The lovely church was nearly always full, extra chairs being needed for Christmas and Harvest festivals, and the six bellringers and our churchyard were the pride of the countryside. Most of the stained-glass windows were put in to the memory of my grandparents and uncles; Grandmamma's is dedicated to 'Faith, Hope and Charity'. Poor thing, she must have needed all three with thirteen children on £250 a year, but they all grew up hale and hearty.

Seventy years ago in Emberton the roads were terrible, covered with small stones and needing the constant use of steamrollers which terrified our horses.
The climate was quite different. For months there was hot sunshine and all meals were taken at a long table under the big plane trees, but the winters were bitter and we skated for days on the river and flooded fields between Weston and the Olney road.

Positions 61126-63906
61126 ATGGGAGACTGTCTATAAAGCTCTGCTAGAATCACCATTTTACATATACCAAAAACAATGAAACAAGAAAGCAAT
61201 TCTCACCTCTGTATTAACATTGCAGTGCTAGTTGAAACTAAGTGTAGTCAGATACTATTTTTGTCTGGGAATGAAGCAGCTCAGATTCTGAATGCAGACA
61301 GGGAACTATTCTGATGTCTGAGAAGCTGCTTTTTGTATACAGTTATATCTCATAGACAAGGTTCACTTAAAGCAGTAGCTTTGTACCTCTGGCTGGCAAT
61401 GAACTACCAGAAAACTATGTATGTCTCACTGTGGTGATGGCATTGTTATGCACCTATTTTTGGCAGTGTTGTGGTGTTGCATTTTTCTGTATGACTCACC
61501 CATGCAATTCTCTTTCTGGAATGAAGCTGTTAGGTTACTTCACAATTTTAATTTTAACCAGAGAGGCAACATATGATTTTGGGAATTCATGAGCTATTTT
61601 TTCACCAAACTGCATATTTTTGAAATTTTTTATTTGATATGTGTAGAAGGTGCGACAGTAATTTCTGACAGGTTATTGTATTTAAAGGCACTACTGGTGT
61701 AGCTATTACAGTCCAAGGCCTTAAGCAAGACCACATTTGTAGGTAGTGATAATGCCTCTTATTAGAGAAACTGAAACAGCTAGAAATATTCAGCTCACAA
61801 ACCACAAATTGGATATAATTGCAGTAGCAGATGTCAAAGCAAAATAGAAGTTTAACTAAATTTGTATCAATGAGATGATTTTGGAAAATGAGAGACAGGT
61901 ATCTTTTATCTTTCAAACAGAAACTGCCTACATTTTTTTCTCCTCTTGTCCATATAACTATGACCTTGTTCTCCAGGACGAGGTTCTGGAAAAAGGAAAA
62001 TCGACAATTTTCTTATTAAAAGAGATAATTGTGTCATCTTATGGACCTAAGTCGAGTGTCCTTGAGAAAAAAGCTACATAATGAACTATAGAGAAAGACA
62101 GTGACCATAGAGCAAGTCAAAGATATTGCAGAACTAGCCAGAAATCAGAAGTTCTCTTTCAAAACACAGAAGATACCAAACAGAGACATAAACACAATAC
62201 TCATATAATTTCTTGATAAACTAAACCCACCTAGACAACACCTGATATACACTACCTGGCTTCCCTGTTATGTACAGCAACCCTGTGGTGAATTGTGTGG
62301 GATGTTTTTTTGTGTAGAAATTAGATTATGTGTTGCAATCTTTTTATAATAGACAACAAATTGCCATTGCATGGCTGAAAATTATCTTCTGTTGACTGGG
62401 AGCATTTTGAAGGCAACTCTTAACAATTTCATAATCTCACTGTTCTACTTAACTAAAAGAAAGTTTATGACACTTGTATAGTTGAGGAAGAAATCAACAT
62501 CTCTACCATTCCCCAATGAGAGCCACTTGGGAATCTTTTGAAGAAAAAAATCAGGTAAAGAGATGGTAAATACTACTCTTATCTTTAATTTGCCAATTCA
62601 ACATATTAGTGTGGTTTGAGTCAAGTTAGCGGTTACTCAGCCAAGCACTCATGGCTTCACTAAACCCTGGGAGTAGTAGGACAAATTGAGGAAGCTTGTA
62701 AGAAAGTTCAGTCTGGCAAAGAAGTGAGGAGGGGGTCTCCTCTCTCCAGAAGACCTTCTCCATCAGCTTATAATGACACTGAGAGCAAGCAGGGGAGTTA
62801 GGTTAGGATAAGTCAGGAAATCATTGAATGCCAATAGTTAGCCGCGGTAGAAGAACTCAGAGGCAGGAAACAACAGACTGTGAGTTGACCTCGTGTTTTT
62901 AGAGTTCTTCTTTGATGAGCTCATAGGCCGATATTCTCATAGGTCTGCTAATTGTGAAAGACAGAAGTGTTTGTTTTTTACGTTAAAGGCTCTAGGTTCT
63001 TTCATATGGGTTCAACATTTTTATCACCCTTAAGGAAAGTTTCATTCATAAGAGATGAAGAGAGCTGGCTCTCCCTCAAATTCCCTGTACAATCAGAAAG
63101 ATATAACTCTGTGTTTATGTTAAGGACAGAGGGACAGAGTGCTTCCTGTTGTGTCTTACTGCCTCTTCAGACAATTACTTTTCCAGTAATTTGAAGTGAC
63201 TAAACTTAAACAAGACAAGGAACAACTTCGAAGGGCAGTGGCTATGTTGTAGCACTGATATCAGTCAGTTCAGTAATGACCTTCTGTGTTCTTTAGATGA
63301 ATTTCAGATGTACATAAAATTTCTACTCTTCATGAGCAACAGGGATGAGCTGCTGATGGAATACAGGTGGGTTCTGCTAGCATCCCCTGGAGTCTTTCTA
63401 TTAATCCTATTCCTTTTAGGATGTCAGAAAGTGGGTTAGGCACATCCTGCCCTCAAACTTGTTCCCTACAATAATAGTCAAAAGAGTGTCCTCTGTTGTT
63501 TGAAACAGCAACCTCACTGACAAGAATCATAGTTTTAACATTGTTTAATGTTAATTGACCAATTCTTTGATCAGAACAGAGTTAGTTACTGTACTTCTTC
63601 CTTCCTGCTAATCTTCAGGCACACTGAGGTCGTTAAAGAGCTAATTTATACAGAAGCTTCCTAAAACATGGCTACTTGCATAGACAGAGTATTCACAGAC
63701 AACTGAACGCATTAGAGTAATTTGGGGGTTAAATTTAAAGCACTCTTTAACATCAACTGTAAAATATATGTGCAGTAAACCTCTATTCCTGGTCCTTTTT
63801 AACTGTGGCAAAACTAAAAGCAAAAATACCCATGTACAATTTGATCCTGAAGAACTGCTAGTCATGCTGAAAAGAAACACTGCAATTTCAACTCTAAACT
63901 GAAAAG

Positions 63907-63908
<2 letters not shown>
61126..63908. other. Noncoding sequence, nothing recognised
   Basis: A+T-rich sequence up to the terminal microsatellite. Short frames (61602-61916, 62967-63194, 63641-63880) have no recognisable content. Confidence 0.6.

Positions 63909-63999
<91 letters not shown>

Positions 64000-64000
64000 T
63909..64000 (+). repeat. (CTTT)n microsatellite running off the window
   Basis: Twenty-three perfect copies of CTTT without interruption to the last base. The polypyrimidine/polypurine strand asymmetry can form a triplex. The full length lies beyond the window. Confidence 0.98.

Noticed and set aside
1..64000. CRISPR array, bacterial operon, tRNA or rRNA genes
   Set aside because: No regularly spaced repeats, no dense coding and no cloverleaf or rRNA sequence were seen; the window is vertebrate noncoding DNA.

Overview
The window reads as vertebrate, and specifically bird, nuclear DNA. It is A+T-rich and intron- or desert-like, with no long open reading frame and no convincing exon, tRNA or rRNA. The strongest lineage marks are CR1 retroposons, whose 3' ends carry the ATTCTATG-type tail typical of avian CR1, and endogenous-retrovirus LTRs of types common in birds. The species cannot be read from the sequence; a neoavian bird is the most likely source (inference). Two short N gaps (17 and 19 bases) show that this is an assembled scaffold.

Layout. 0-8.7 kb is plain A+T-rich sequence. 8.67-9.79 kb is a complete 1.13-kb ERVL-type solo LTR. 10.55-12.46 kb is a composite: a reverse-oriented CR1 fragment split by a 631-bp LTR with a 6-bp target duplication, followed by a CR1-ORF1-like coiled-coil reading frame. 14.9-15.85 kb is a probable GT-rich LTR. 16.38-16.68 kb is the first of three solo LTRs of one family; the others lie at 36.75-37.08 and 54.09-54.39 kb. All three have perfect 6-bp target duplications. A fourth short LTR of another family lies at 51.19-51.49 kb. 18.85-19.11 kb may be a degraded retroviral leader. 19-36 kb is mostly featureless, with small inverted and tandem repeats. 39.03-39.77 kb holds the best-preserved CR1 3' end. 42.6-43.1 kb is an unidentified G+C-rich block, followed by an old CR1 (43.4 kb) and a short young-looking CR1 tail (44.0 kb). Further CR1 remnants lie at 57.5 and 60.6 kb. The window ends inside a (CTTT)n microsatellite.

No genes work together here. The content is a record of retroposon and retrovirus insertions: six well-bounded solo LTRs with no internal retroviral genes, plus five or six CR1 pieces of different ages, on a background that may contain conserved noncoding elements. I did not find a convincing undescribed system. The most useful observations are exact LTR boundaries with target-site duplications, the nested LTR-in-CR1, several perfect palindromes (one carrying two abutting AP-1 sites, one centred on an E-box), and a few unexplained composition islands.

We made our own pleasure, and as the families varied from seven of us to thirteen children at both Filgrave and Clifton rectories, it was easy to collect two teams for hockey and cricket matches and every big house had its own tennis court. My elder sisters were renowned for arranging plays and concerts which meant three months' hard work, and one sister spent chilly hours in the cellar painting scenery. Twice a week twenty lucky children came to learn choruses for flowers and fairies and were quite contented with two sweets at the end.